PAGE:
Add your cooked rice to the veg and incorporate gently, adding the protein and cooked egg at the end.

Finally, I added a 1/4 c of chopped cilantro, and a couple of Tbsp of Thai holy basil.

This basic recipe I’ve made over the years, dozens of different ways, and it always somehow comes out well.  I forgot the bean sprouts.

A few times a year I try to prepare recipes that I have never previously attempted in my life – sometimes because I lacked certain equipment, or ingredients, or nerve.  Yes, I have been intimidated by everything from Chopped Liver to Paella, MaPoDofu to Pheasant Wellington.

I found a gorgeous Paellera (a paella pan) at a church basement sale 2 days ago, and as I work up the courage to make paella in the near future, I decided to rev-up my engine by making Bouillabaisse for the first time.  I don’t know why I waited this long.

This recipe is adapted from the New York Times International Cookbook, which was gifted to me by a friend many years ago.  As I started fishing around for recipes (no pun intended) I finally settled on this recipe source, and incorporated parts of Bouillabaisse I & Bouillabaisse II.  I didn’t have any clams or mussels; however, I did have about a pound of good frozen cod, so I used that as well as some cooked and peeled frozen shrimp as a starting point.

I will record the version I adapted, but it is important to look at the original recipes, because they represent authentic approaches.  My attempt is a home-cook’s improvisation with ingredients at hand.

1 to 1-1/2# striped bass, black bass or other white, flesh,non-oily fish, about one & a half inch thick steaks

2 T olive oil

1 T butter

1 large onion, chopped (about 2 c)

1 large stalk celery, chopped

1 bay laurel leaf, dried or fresh

1 generous tsp saffron

salt & freshly ground pepper

1 cup tomato puree, plus 1 more generous cup or so of tomato pulp

generous pinch of dried thyme, or slightly more if it is fresh

1 big clove minced garlic

Tabasco sauce, several good strong dashes will do

4 c good fish stock (it can be found in some supermarkets, or you can make it w very little trouble, using fish bones, shrimp shells, etc)

about 18 shrimp (I used a 70-90 count/pound)

big pinch of anise seed, finely ground to dust

2-3 T chopped parsley

Over medium heat add the olive oil & butter to a deep, heavy vessel, adding onion, celery, garlic, salt, pepper, ground anise seed,and crumble the saffron well into the mix.  Bring to a boil, adding 1 cup of tomato, thyme and Tabasco.  I didn’t have fresh tomatoes, but I did have some very good home-canned tomatoes, so I used that – you will be using at least 2, and perhaps almost 3 cups of tomato in total.  Allow everything to simmer for 1/2 hour, after adding the fish stock, and reducing the heat to low.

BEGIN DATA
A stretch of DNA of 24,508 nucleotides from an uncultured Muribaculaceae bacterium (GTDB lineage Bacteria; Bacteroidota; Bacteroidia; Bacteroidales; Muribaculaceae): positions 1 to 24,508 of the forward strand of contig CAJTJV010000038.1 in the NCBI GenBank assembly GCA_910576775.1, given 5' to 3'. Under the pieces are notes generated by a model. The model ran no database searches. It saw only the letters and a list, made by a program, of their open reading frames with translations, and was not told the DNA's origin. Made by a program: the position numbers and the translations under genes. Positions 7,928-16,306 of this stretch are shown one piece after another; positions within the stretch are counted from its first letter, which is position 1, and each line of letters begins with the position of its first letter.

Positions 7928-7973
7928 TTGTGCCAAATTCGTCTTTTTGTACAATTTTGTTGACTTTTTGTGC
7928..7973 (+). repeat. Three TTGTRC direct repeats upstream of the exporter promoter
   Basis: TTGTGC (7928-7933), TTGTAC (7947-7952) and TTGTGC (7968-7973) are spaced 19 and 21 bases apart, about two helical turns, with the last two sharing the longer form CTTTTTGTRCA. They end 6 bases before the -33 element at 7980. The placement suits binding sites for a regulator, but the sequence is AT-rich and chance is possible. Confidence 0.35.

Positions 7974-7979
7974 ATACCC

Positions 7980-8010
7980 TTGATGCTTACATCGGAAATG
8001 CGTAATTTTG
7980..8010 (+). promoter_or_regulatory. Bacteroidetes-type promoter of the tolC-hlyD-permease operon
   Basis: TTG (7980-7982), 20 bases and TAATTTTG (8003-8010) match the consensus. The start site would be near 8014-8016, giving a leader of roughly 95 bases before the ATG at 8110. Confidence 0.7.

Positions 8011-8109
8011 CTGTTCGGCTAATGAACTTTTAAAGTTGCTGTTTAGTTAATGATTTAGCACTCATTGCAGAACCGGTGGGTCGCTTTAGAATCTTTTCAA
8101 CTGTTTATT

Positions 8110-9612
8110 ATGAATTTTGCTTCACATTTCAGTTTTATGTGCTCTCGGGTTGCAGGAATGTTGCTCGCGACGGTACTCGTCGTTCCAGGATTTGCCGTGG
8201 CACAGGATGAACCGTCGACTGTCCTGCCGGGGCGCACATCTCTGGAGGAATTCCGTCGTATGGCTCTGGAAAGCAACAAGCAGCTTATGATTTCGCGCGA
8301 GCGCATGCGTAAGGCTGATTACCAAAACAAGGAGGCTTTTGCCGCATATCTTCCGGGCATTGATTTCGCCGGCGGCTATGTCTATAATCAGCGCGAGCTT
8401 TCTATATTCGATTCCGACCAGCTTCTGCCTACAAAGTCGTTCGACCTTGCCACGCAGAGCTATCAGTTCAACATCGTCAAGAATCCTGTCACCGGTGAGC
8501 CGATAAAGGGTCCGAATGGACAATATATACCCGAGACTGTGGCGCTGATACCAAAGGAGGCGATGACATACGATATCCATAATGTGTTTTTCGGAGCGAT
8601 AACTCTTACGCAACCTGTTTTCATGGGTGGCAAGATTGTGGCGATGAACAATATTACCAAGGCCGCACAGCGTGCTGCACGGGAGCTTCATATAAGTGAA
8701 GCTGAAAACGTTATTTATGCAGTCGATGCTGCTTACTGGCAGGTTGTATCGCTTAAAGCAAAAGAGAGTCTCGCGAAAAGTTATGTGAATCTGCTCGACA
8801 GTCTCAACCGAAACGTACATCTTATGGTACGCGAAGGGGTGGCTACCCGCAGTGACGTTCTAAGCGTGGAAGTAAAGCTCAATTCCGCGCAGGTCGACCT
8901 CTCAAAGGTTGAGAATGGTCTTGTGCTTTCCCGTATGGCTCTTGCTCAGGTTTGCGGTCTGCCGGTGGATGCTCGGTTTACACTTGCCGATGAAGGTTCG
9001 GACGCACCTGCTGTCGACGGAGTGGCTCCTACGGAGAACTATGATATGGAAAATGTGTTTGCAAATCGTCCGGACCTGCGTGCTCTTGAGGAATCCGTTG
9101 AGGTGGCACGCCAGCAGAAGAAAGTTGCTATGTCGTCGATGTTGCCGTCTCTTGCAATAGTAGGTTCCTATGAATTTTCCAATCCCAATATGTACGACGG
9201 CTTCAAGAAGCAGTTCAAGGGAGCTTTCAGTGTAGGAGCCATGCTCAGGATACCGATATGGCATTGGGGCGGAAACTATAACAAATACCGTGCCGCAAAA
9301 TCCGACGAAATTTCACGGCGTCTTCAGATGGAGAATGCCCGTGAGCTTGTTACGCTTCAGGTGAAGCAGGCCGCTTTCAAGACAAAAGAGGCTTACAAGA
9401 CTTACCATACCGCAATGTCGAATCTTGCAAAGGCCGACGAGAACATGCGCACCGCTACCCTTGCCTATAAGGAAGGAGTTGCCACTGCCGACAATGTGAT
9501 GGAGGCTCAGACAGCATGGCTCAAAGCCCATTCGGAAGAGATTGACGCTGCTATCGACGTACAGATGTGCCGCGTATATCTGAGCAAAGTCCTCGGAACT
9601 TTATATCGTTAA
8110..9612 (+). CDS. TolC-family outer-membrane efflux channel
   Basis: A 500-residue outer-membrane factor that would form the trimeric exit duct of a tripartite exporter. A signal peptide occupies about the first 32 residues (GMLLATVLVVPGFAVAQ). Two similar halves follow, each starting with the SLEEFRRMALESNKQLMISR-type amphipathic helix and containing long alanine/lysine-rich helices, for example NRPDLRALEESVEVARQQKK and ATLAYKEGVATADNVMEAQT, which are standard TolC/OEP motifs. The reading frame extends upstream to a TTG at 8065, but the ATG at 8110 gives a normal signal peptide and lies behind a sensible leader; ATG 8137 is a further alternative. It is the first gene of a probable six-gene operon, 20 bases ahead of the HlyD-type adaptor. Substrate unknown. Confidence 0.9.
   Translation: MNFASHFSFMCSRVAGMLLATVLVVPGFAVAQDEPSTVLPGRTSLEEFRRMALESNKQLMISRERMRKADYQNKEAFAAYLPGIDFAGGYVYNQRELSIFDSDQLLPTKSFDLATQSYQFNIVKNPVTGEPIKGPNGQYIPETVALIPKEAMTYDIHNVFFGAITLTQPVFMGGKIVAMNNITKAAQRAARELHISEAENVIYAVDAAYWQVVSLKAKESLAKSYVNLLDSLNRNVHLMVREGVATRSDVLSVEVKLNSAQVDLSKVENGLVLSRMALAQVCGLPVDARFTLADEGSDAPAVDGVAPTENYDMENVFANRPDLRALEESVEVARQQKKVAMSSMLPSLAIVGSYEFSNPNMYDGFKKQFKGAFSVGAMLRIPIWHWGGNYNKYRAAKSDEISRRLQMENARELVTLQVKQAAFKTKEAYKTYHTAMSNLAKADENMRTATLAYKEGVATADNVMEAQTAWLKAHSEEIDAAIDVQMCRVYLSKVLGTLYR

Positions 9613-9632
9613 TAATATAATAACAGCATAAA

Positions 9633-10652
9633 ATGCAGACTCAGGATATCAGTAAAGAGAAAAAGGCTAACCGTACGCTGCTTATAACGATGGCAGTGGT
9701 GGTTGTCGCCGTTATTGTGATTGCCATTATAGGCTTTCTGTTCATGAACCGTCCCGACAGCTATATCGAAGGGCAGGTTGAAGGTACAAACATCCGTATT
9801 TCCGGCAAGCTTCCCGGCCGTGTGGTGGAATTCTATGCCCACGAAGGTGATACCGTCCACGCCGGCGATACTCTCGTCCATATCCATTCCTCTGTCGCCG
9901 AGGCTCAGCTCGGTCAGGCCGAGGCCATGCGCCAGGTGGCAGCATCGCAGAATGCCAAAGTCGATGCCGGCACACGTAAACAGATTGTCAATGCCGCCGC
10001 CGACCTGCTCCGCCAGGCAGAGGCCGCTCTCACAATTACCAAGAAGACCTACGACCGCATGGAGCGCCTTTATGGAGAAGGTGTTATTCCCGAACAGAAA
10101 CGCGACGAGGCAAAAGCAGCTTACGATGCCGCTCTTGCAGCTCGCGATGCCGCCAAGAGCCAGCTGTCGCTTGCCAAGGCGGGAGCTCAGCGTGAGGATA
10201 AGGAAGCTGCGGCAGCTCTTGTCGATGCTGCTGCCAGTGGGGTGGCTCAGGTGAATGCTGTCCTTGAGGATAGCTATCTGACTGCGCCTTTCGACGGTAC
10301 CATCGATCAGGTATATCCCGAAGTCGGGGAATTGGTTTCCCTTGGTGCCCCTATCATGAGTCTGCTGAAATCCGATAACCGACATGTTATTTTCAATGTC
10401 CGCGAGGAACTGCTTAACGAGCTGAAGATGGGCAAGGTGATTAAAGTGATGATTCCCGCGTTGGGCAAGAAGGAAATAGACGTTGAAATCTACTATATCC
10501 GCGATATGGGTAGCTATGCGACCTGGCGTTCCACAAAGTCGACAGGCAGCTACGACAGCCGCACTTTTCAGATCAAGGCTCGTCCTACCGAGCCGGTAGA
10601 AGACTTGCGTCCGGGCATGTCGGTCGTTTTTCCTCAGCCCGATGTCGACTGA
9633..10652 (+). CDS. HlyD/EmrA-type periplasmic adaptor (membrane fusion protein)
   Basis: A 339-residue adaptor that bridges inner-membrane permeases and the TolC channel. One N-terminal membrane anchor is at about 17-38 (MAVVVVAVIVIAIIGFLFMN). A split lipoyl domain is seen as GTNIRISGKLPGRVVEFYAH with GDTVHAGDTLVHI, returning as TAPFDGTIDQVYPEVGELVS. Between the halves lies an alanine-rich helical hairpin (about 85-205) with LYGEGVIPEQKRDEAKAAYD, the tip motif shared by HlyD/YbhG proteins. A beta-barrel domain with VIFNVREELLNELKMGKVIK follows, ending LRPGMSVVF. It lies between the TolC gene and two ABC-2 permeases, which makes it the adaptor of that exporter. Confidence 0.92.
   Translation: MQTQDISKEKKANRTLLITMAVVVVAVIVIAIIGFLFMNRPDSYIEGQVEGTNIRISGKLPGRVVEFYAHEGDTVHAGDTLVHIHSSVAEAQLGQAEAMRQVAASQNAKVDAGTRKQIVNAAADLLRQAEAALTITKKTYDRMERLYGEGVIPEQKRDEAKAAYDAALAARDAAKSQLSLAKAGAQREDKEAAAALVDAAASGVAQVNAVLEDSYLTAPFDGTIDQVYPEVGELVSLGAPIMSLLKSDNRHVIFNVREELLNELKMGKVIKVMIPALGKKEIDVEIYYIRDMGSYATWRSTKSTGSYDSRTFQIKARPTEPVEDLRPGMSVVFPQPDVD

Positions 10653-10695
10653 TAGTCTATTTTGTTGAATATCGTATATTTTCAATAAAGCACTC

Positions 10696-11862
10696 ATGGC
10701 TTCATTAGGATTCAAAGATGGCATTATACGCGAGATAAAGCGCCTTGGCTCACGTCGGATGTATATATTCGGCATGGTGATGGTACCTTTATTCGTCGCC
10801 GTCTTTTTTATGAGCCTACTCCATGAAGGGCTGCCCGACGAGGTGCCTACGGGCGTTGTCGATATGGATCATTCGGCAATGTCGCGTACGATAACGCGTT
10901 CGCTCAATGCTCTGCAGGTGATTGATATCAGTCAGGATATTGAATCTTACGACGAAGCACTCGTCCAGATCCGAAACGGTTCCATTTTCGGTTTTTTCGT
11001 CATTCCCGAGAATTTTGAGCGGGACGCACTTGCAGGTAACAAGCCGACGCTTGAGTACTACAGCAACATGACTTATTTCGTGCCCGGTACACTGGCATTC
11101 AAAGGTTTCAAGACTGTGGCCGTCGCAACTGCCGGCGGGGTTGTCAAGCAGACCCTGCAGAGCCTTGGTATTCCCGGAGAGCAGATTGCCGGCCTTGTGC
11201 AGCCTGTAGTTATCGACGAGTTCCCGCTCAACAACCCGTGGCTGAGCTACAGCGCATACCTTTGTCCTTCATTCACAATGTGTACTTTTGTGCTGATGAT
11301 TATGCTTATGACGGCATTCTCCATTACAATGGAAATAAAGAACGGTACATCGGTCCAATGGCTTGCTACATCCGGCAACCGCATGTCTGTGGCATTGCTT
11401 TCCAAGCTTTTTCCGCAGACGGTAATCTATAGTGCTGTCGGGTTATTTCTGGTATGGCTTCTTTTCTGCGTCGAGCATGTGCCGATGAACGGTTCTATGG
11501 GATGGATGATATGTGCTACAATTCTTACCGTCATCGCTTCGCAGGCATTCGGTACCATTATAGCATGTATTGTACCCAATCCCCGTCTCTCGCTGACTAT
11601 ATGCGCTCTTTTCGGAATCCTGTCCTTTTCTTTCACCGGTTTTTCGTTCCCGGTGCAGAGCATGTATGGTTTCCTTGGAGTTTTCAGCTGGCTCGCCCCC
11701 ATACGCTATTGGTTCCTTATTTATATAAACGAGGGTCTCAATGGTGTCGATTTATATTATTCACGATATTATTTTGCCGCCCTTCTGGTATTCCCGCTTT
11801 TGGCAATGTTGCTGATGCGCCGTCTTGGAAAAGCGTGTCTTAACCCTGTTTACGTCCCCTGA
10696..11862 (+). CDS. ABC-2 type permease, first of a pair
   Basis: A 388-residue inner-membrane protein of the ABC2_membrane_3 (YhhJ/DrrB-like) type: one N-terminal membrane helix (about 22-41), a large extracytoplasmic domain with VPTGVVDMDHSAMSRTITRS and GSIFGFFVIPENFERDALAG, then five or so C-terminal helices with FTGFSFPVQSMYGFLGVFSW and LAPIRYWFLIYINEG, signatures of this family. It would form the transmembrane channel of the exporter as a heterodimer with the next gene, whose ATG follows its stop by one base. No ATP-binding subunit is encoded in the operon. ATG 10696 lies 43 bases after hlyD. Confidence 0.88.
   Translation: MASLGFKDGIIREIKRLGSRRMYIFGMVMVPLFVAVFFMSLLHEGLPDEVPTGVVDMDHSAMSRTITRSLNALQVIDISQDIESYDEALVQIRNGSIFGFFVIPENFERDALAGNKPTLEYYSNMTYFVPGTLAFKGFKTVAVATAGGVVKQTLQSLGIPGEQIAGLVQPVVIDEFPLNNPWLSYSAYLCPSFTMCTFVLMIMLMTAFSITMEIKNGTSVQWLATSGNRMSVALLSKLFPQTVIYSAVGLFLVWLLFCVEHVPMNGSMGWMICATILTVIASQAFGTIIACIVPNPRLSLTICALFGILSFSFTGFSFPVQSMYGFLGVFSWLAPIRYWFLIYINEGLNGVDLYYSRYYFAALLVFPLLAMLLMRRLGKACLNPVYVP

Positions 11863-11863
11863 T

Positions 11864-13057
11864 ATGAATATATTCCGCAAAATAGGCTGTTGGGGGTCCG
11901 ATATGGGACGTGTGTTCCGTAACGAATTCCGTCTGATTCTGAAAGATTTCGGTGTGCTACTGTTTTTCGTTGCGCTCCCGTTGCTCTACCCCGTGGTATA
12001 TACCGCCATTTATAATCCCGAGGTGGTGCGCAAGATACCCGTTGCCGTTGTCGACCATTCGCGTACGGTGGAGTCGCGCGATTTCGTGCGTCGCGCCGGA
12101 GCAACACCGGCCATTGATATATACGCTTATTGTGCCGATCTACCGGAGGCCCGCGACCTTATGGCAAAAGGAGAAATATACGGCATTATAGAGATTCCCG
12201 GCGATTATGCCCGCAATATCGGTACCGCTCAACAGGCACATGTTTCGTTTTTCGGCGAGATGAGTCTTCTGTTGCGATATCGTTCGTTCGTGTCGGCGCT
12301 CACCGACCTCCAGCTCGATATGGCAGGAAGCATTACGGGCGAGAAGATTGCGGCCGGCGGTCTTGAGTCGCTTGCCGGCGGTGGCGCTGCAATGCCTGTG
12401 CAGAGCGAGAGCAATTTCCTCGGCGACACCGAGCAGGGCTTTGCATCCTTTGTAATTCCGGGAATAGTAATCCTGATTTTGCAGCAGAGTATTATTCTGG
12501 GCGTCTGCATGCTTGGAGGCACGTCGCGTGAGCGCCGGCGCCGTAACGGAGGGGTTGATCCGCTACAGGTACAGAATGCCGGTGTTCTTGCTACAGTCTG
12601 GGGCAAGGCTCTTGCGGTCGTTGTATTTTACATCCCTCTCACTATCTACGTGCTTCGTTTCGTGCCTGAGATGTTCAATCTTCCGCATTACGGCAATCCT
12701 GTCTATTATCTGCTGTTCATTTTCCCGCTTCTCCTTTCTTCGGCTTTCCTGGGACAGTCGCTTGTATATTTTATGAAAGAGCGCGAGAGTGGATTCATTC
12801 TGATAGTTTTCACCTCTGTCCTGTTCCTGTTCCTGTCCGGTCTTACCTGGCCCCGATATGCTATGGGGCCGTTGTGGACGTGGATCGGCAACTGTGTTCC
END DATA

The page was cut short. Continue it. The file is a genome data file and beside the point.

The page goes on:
After this has had a chance to mingle and the fragrances marry, and your kitchen starts to smell really good, lay your fish over the stew, cover and continue to cook gently for another 8-10 minutes.

About 5 minutes from the end of cooking add your shrimp (or other shellfish, and cook according to convention, which would otherwise be about 10 minutes)

Follow by strewing in chopped parsley, and gently incorporating, using the spoon to separate and flake the cooked fish into generous pieces that will fit onto a spoon.  If you use white wine (that would probably be about 1/2 c) and Pernod (an anise flavored liqueur- probably a Tbsp) you could add these during cooking.

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Serve with croutons – or as I did with hot buttered toast, from homemade bread.  This may not be the most faithful rendition of bouillabaisse evar, but making this helped me lose my fear of making it again.

A world famous dish can be created in your kitchen, and the grocery bill doesn’t have to be huge.  I took short cuts, but if you can lay hands on some clams, lobster or mussels – they would go in the pot, too.  The only really costly item is saffron, and there aren’t much ways around that.  It’s an overarching characteristic of the dish, in color & flavor.  You can almost eat bouillabaisse just by breathing it in.

I’d like to forward this recipe from a wonderful, compact Thai cookbook, and I’m sorry that I didn’t take photos.  I’ve mentioned this author in one of my cookbook gazetteers, a year or so back.  Eng Tie Ang published a modest volume of Thai cuisine in ‘Delightful Thai Cooking’, in 1990.

Fifteen years ago, I was happy to find her paperback title in a used book store in Minneapolis, which taught me how to shop for Thai recipe ingredients.  This was proved to be both complex and simple.  Fortunately we also have an excellent specialty Thai superstore in Minneapolis, http://www.tcdailyplanet.net/news/2006/08/16/twin-cities-best-asian-markets

Gaeng Pet Gai (chicken curry)

4 T veg oil

10 dried red chilies, soaked, drained, chopped (I used Szechuan chilies and a hand-held food processor)

1 yellow onion chopped

4 cloves garlic, crushed

a 1″ dried, or 1 tsp ground galangal root (Kha, or galanga). It is sometimes referred to as Thai ginger in the local markets.  It’s also a stand-out flavor in a world-famous coconut chicken curry soup w straw mushrooms.  Do not be a stranger to this unfamiliar and beautiful spice.